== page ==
Skip to content

Envy and Narcissism

June 20, 2014

Before we add gender identity and expression to anti-discrimination laws and international agreements, it might be a good idea to try to understand what is driving those the law is supposed to protect –the transgendered, transsexuals, transvestites, cross-dressers, drag queens and kings, gender queer, adults and children with gender dysphoria (previously know as gender identity disorder), and autogynephiles (men who are in love with the image of themselves as a woman).
With such a diversity of expressions of gender dysphoria (being unhappy with the sex you were born), no single characteristic could be expected to be applicable to every person who could claim protection under “gender identity and expression” status, but there is reason to consider the possibility that many could be described as being motivated by pathological envy.
As I was trying to find a way to explain why men who claim to be women trapped in male bodies aren’t women, I came across a web post by Thorin25, a man struggling against the temptation to cross-dress. I felt his insights were significant since dressing in clothes associated with the other sex is the gateway to the transgender world. He wrote:

Recently I’ve been pondering the nature of cross-dressing desires and have become convinced that a significant component of cross dressing is envy or coveting…
What are cross-dressing desires if not envy? We want what females have, things that do not properly belong to us. We envy the beauty of females. We crave and desire that beauty. We want it for ourselves. We want to be as beautiful as the women we see or imagine. We envy the feeling of “being beautiful.” Is it any surprise that cross-dressers are so vain? We spend hours in front of the mirror striving for perfection in our beauty and admiring ourselves.
We envy the feminine experience. We want to experience what it is like to be a woman or a girl. We want to experience how men treat women or how they treat beautiful women. We want to be treated chivalrously. We want to experience the freedom women have to give in to specific emotions or behaviors that our culture tends to not be so accepting of with men. We envy that women get to feel sexy, sensual, spontaneous, daring, free from responsibility, provocative, cute, free to giggle, be expressive, vulnerable, sensitive, flirtatious, or gentle. We improperly think that we shouldn’t show these feelings as much as men, so we envy women being able to have these feelings, and when we cross-dress we then feel free to give in to these feelings…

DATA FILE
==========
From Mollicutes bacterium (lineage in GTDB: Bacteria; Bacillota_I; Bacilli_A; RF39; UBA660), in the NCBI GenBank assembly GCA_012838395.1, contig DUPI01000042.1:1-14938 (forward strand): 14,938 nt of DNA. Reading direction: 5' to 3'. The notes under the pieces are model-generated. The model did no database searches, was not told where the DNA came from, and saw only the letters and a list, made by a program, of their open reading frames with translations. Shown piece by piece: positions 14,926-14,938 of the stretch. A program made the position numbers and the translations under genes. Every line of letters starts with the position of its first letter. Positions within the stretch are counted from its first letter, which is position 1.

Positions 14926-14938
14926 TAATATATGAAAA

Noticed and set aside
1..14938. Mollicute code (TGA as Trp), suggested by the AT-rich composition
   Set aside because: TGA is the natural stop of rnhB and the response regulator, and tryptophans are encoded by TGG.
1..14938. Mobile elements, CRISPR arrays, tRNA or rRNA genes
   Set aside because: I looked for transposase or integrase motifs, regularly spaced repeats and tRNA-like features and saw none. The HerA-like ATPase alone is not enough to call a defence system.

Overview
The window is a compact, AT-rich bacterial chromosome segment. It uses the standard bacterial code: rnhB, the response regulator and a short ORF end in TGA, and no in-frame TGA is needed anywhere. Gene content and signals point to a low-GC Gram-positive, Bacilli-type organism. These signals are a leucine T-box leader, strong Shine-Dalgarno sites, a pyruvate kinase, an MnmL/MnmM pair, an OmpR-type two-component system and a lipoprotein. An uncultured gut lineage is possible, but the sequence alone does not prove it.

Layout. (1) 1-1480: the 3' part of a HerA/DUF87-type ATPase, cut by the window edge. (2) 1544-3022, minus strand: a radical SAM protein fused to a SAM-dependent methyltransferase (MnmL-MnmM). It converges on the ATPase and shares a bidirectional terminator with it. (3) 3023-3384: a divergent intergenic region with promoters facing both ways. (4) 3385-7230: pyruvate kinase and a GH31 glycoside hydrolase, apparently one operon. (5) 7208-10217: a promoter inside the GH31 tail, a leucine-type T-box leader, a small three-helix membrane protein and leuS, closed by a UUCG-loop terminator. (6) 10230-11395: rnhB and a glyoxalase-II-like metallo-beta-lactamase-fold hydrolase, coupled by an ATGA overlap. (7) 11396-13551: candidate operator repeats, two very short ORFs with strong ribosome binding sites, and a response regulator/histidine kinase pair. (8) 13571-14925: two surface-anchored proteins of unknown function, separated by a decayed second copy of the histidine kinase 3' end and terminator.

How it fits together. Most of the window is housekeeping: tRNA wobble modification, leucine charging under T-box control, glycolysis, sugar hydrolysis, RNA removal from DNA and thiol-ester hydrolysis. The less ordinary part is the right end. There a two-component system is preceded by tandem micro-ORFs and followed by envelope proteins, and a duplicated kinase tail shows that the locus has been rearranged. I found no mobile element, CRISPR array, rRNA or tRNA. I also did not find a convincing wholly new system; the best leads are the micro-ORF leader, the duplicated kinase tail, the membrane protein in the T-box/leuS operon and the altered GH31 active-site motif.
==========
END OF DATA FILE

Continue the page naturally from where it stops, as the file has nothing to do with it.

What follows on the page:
We envy the soft or silky feel of the clothing. We envy the beautiful colors of the clothing. We envy the beauty of the feminine face with makeup. We envy the beauty of shiny painted nails. We envy the cool look of high heels. We envy what we perceive as the ability to dress in a sexy way. We envy the female clothing that we perceive as more comfortable.

As I read this, as a woman, I could not identify with this man’s idea of what it means to be a woman. I found it demeaning. Where was women’s intelligence, competence, power, motherhood? His envy driving image is not the heart of the feminine experience. I don’t spend hours in front of a mirror striving for perfection. I just try to cover up the obvious flaws, before I face the world. I certainly don’t feel free from responsibility, as a mother (even though my children are grown) I still feel responsible. This is a male illusion of what it means to be a woman and doesn’t match the reality of women’s lives.
The antidote to envy is trust. If we trust God the father, we believe that he will give us what we need. Unfortunately, the transgendered have trouble trusting their heavenly father because they don’t – often for understandable reasons – trust their biological fathers. Some of the transgendered go so far as to claim that God made a mistake that they should have been born with a woman’s body. Some deceive themselves into believing that they can change their sex with clothes, hormones and surgery. They can’t. Our sex is written on our DNA, wired into our brains.
Envy is the sin of wanting what you don’t have and what someone else has. The person who envies is unhappy and imagines that if he has what the other person has it will make him happy. He creates a fantasy, and then tries to make it real. Even if he were allowed to change his documents and be recognized legally as a woman, he wouldn’t be a real woman, only a simulation of a fantasy. Passing as a woman requires wiping out his past and living a lie. Society is under no obligation to give the envious what they covet.
According to the DSM-5, envy is one of the symptoms of narcissistic personality disorder. Narcissists are “hungry for adoration , admiration, acceptance , approval and any other kind of attention… Narcissists are, at times, suicidal and are always self-destructive.